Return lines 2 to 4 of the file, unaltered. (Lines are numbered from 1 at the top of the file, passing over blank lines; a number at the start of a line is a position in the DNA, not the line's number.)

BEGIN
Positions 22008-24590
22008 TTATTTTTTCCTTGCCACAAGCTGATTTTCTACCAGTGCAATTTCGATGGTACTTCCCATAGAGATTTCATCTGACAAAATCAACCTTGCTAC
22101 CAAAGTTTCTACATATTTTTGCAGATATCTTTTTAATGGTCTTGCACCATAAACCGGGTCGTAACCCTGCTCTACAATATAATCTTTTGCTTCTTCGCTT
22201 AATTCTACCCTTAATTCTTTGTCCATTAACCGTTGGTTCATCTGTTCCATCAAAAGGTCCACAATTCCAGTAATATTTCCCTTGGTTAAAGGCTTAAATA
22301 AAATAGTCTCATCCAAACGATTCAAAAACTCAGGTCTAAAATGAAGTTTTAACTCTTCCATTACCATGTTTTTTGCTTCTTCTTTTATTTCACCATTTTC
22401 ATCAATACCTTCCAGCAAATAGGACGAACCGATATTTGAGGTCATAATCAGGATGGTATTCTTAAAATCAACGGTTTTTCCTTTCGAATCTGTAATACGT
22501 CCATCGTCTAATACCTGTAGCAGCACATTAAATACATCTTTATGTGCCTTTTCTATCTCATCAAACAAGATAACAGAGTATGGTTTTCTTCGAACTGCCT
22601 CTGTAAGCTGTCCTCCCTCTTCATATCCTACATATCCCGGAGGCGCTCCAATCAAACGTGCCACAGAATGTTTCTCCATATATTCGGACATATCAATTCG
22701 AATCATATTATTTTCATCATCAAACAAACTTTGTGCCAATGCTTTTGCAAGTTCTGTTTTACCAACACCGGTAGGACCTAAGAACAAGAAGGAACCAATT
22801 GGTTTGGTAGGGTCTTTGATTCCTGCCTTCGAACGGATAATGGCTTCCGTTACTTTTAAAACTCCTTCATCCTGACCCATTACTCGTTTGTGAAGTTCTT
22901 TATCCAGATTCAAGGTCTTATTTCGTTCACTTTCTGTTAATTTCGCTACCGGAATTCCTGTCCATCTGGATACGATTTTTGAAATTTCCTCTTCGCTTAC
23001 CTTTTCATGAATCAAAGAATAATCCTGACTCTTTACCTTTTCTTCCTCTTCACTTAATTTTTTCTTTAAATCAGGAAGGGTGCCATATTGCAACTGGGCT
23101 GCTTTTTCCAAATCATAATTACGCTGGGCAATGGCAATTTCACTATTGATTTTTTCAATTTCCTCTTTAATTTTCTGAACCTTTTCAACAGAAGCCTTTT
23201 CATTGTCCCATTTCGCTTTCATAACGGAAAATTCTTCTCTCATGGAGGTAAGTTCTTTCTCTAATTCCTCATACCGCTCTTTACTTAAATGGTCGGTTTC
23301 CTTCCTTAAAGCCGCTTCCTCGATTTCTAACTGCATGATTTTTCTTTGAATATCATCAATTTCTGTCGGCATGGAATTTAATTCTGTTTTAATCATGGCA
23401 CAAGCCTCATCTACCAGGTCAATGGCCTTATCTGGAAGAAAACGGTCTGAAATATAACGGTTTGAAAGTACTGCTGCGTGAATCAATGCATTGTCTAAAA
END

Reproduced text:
22008 TTATTTTTTCCTTGCCACAAGCTGATTTTCTACCAGTGCAATTTCGATGGTACTTCCCATAGAGATTTCATCTGACAAAATCAACCTTGCTAC
22101 CAAAGTTTCTACATATTTTTGCAGATATCTTTTTAATGGTCTTGCACCATAAACCGGGTCGTAACCCTGCTCTACAATATAATCTTTTGCTTCTTCGCTT
22201 AATTCTACCCTTAATTCTTTGTCCATTAACCGTTGGTTCATCTGTTCCATCAAAAGGTCCACAATTCCAGTAATATTTCCCTTGGTTAAAGGCTTAAATA